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Human Rights Day: 61st anniversary

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  • Andrew Jackson
    Hello,   Today marks the 61st anniversary of the U. N. adopting the Universal Declaration of Human Rights.  That a number of U. N. members ignore it and
    Message 1 of 1 , Dec 10, 2009
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      Hello,
       
      Today marks the 61st anniversary of the U. N. adopting the Universal Declaration of Human Rights.  That a number of U. N. members ignore it and treat their people as they please in violation of this declaration which they may have signed or at least paid lip service to is well known.  It does not stand alone as it had it predecessors.  One often cited is the Declaration of the Rights of Man and Citizen (1789) rooted in the French Revolution.  Various academics and others cite these documents to us as if they are legal precedent.
       
      But this tends to ignore the common law tradition such as the Petition of Right (1628) and Bill of Rights (English 1689).  More specifically we have the United States Constitution (1789) and the Bill of Rights (1791).  One might cite the U. N. Declaration of Human Rights to show the conduct of some of our governmental officials falls below an international standard to which we subscribe- and which our Constitution often clearly exceeds- giving some politicians a red face with attendant embarrassment or indicate that as far as holding ourselves out as a shining beacon of civil liberty, we sometimes fall far short of our billing.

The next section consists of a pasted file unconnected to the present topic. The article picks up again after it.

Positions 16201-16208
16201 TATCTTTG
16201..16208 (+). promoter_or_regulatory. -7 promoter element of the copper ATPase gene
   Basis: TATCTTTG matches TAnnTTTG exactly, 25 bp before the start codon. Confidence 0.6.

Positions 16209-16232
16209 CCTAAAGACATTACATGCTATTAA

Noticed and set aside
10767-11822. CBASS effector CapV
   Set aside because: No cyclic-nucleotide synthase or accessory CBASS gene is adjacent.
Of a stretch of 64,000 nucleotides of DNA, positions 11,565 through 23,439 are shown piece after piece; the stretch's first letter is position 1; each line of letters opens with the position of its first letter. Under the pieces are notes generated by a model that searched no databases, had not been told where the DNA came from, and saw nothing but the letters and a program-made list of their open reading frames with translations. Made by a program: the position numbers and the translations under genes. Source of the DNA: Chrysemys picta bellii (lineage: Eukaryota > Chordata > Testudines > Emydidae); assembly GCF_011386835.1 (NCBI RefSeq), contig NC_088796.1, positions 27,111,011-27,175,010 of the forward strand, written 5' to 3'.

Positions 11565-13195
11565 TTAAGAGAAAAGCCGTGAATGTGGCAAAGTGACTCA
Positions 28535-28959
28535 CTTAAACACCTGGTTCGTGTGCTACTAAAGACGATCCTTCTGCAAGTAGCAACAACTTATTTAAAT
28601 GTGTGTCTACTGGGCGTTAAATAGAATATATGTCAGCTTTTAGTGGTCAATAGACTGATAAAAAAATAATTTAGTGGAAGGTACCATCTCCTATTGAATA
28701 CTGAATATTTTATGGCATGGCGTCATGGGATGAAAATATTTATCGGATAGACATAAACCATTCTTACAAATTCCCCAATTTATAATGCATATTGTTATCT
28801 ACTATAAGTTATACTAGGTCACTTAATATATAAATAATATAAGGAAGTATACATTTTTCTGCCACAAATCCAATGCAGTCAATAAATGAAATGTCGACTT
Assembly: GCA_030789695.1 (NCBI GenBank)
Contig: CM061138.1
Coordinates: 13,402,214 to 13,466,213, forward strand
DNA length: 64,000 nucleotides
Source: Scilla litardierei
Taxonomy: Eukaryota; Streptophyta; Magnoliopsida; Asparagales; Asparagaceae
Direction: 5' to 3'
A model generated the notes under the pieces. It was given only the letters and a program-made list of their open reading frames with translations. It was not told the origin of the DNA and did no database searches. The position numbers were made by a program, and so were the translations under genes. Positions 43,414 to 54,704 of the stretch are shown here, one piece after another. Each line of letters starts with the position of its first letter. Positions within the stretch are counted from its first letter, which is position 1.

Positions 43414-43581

But Article VI defines the Constitution and laws enacted pursuant thereto as the supreme law of the land.  That's what we should consult in constitutional cases and disputes.  It is not the province of judges and politicians to use the U. N. Declaration of Human Rights or any foreign law to define or explain our rights under the Constitution.  Some congressmen and senators  a few years back had a proposed bill to make citation of foreign law as defining the rights of Americans an impeachable offense.  Some judges shrieked in horror and said this would violate judicial independence. How they could say this is in light of Article VI's clear mandate is beyond my understanding.
       
      I recall reading a story some time back about some fellow saying we should look to the Constitution and the collective mind of our Founding Fathers to understand our rights, government's obligations, guidance on various legal and social matters, opposed legislating from the bench, and made vague hints at restoring the rule of law.  Then some guy asked him if he's some kind of radical or something.  There may be a lesson in all of that, but it somehow escapes me.
       
      Andrew

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